Tales of the Rampant Coyote

Adventures in Indie Gaming!

A Game Dev’s Story, Part V: Language Skills

Posted by Rampant Coyote on February 22, 2012

As I attempted to imitate my favorite arcade games on the Commodore 64, I found myself running up against a pretty major limitation: Speed. Specifically, the lack thereof when running my homemade games.  I learned a lot of tricks (most of which I’ve forgotten, now) to making my BASIC programs faster. But while those optimizations helped, and I could write some pretty fun little games, there was only so much an interpreted language like BASIC could handle.

What is an interpreted language? I’m glad you asked. Yes, you programmers reading this can snooze for three paragraphs – most of the readers here aren’t programmers and don’t know this stuff. 🙂  Okay, traditionally programming languages come in two different types (though we now have some extra variations): Interpreted and Compiled. The difference between the two is a little like the difference between someone creating a translation of a book from a language you don’t understand into your native language, versus you trying to translate it word-for-word as you read it.

In a compiled language, you use something called (wait for it…) a compiler which takes your human-readable code and translates it in the computer’s native machine code, which tends to be significantly more challenging for a human to read (and modify). While the compiler may not create machine code that is quite as optimized as a human being could do by hand, it is in the computer’s “native language” and thus executes as fast as the system can go.

In an interpreted language – which BASIC usually was back in the day – your program is run via another program – and interpreter program – which reads and interprets your program as it executes. This pretty obviously slow things down – a lot!  So why use an interpreted language? Mainly because it’s easy and often pretty interactive. If speed is not an issue, or you are just “experimenting” with a language (one of my favorite languages, PYTHON, is great for this), an interpreted language is really the way to go. Interpreted languages are also very portable – which is why they are used for web-scripting. In theory, at least, you can run the same interpreted language code on any system with a compatible interpreter (Javascript is a popular one) and it will run the same no matter how different the hardware may be.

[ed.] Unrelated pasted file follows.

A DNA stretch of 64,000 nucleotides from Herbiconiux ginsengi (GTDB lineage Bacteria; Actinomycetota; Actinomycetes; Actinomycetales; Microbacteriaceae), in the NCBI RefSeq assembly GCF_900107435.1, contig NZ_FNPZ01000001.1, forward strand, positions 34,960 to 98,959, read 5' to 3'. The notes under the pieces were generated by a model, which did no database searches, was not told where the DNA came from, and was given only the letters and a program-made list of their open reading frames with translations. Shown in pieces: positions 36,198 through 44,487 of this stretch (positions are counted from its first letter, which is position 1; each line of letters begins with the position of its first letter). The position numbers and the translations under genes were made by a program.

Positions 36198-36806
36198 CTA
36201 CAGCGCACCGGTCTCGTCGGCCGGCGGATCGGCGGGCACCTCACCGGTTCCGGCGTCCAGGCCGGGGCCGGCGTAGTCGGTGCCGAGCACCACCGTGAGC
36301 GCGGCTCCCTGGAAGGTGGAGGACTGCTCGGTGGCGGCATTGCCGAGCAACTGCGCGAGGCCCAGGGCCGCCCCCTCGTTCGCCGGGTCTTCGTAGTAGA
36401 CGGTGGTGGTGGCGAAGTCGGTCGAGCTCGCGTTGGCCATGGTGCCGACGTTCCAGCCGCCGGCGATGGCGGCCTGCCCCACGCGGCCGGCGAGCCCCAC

There are a couple more variants on languages that are worth mentioning. The first is Assembly language. Assembly language is sort of an intermediate stage between machine code and a higher-level language. Assembly is specific to the CPU you are writing code for, and is indeed very  similar to machine code, with each statement corresponding to a machine code instruction. The advantage of assembly language it that it allows you to abstract some of the details – like using variables and labels, mnemonic opcodes, and relative memory locations. This means it still has to be “compiled” like a compiled language, but the process is so straightforward the compiling program is called an assembler instead of a compiler.  Everything’s one-to-one, so there’s no disadvantage (that I can think of) to using assembly instead of machine code.

Another variant – a relatively new one – is “bytecode compiled” languages, like Java. These languages try to straddle the gap between compiled languages and interpreted languages. In bytecode compiled languages, the program is compiled down not to native machine code, but to an optimized intermediate set of instructions that can be executed by a another program very quickly. You don’t get the level of interactivity you may enjoy with a fully interpreted language, but it’s theoretically just as portable and a lot faster.  But this is just an aside – I didn’t have this back on my C-64.

It became clear that to get speed on my C-64, I needed something faster than BASIC. This meant one of three approaches.